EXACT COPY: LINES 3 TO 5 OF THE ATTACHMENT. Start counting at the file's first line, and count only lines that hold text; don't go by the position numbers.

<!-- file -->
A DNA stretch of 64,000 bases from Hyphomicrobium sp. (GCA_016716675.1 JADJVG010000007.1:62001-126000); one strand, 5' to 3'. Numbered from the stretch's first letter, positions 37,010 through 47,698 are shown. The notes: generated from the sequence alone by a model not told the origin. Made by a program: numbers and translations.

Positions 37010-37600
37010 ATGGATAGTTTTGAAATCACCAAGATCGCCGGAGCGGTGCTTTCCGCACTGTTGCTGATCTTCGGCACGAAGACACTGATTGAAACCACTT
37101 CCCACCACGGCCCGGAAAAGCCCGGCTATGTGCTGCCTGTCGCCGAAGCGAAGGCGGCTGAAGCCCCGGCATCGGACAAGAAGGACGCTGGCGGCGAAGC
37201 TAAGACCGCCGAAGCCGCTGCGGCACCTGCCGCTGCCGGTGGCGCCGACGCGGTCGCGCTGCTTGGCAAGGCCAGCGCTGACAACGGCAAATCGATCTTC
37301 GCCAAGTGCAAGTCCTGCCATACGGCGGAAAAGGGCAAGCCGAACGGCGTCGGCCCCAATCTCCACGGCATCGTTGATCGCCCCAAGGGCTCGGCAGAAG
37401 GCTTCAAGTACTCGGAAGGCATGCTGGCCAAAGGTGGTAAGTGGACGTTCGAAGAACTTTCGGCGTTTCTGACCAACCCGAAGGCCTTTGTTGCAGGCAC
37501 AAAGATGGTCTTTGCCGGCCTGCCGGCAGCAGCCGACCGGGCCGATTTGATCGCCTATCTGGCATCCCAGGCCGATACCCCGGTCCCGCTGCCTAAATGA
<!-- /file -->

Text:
37010 ATGGATAGTTTTGAAATCACCAAGATCGCCGGAGCGGTGCTTTCCGCACTGTTGCTGATCTTCGGCACGAAGACACTGATTGAAACCACTT
37101 CCCACCACGGCCCGGAAAAGCCCGGCTATGTGCTGCCTGTCGCCGAAGCGAAGGCGGCTGAAGCCCCGGCATCGGACAAGAAGGACGCTGGCGGCGAAGC
37201 TAAGACCGCCGAAGCCGCTGCGGCACCTGCCGCTGCCGGTGGCGCCGACGCGGTCGCGCTGCTTGGCAAGGCCAGCGCTGACAACGGCAAATCGATCTTC